Lord Bassam of Brighton: My Lords, I have to defend the Brighton Evening Argus. It is my evening newspaper; and a jolly fine one too! The noble Lord is right to say that we should perhaps keep clear of the confessional approach and making policy on the hoof; that is not at all wise. However, the Government do not have any plans to set up a Royal Commission on the matter. As I said, we believe that this debate should be science led. That is how we intend to proceed, and that is certainly how we shall deal with some of the medical issues involved. We also have important institutions like the Advisory Council on the Misuse of Drugs, which has done a splendid job in this regard. We believe that we should listen to its advice and keep such matters carefully under review, as, indeed, we do with all our policies.

Lord Cope of Berkeley: My Lords, does the Minister recall, as the Liberal Democrat Front Bench evidently does not, that this matter was looked into by the Science and Technology Committee of your Lordships' House? The committee concluded that the harmful effects were as stated by the Minister and that the recreational use of cannabis should continue to be controlled. The fact that cannabinoids might prove to have value in the therapeutic field does not mean that that should affect decisions on the so-called "recreational use" of drugs. After all, there are many medicines that are extremely dangerous when taken by the wrong people or in the wrong circumstances.

Lord Bassam of Brighton: My Lords, all I can do is agree with the noble Lord.

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House of Lords Management andServices Review

2.54 p.m.

Lord Barnett asked the Chairman of Committees:

    Further to his Written Answer on 28th September (WA 196), on what basis the steering group to review the structure for decisions on services within the House was established.

The Chairman of Committees (Lord Boston of Faversham): My Lords, the steering group was established on the basis of the decision of the House on 27th July, following the debate on the sixth report of the Offices Committee. The steering group will supervise a review of the management structure, the structure for taking decisions about the services of the House and other domestic matters, including the impact on the domestic committee structure.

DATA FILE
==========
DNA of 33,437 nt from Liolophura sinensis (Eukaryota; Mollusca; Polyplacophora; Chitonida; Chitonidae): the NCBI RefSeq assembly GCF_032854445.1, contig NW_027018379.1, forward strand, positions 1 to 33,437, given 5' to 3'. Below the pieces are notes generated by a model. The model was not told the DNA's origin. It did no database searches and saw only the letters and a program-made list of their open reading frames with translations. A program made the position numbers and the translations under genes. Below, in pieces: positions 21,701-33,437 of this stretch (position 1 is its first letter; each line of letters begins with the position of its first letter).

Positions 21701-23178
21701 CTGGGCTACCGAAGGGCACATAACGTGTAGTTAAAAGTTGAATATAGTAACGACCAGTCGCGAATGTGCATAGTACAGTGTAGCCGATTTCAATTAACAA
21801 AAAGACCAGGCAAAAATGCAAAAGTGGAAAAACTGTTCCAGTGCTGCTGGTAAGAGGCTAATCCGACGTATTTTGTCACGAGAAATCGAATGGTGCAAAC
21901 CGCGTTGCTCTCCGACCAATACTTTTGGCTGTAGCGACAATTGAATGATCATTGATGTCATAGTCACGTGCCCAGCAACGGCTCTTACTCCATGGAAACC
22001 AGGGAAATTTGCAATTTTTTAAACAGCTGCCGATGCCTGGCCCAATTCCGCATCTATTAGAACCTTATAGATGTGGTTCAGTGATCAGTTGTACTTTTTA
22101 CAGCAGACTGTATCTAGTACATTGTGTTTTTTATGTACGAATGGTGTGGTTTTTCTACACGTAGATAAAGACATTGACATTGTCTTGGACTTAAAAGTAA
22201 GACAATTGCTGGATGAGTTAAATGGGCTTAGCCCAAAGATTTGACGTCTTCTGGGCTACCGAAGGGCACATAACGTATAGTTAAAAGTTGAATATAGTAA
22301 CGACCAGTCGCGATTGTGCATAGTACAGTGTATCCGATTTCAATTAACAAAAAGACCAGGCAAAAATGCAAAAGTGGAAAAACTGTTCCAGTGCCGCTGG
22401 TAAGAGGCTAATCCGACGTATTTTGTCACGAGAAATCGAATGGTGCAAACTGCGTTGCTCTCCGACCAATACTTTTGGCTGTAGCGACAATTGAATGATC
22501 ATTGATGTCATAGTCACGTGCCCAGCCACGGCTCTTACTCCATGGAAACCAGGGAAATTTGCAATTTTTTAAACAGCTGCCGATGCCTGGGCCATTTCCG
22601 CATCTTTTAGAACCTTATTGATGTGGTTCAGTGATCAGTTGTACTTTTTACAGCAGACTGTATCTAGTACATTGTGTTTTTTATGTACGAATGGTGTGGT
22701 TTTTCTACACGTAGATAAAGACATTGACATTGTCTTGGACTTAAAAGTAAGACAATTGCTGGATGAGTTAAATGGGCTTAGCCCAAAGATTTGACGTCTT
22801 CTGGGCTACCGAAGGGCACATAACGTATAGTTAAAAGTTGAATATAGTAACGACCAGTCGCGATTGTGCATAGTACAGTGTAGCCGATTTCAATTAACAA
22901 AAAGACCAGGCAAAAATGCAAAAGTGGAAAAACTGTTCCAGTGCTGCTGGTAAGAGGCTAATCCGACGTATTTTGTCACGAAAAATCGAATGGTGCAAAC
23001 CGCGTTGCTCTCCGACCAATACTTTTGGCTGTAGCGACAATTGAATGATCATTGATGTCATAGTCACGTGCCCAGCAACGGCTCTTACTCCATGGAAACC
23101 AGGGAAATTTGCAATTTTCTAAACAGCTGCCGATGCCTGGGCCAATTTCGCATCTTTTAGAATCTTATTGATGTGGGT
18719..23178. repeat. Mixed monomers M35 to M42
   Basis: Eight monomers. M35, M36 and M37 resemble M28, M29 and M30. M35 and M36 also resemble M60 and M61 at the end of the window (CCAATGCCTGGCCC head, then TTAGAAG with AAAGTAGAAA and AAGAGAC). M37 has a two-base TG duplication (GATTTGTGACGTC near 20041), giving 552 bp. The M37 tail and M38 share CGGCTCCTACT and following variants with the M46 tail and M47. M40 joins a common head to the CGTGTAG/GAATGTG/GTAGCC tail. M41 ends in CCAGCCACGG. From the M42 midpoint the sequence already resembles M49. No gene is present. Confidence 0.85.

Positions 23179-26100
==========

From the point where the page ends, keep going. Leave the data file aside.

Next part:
Lord Barnett: My Lords, I am obliged to the noble Lord for his Answer, but that is not what he said in his Written Answer. Leaving aside the fact that we are talking about a Written Answer given on the first day back from the Recess to a planted Question, which gives the House no opportunity to consider the decision, will the noble Lord accept that what was said and what was carried by a resolution of your Lordships' House mentioned nothing about the appointment of a consultant? Why did the noble Lord get it wrong in his Written Answer, in which he said that the committee would,

    "oversee the appointment of a consultant"?

The Chairman of Committees: My Lords, I am very happy to bring some reassurance to the noble Lord, Lord Barnett. However, as he has mentioned the matter of the Written Answer that I gave on Thursday 28th September (which gave to the House the names of the members of the steering group), there is something that I must point out to him. As a result of the consultations that took place during the Summer Recess, that announcement was made to your Lordships at the earliest possible opportunity following the reassembly of this House after the Summer Recess. I am grateful to those who engaged in the consultations. I thought that it was most helpful--and I hope that I was right--to provide your Lordships with that information the day after the House resumed.

The other piece of comfort that I hope I can bring to the noble Lord is that I did not get it wrong. The decision of the 27th July, as a result of the Motion before the House on that day, was as follows: that there should be review of the management structure and the structure for taking decisions about the services of the House and other domestic matters, including the impact on the domestic committee structure; and that the review should take place under the supervision of a small steering group composed of Members of the House.

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That was a decision taken by your Lordships. Noble Lords will have noted that, in accepting a modified version of the Motion before the House on that day, the decision included the words "under the supervision". Those words are an indication that the steering group would act, if it chose to do so, with assistance. Therefore, I can say quite clearly that the assumption was that a management consultant would be considered for appointment.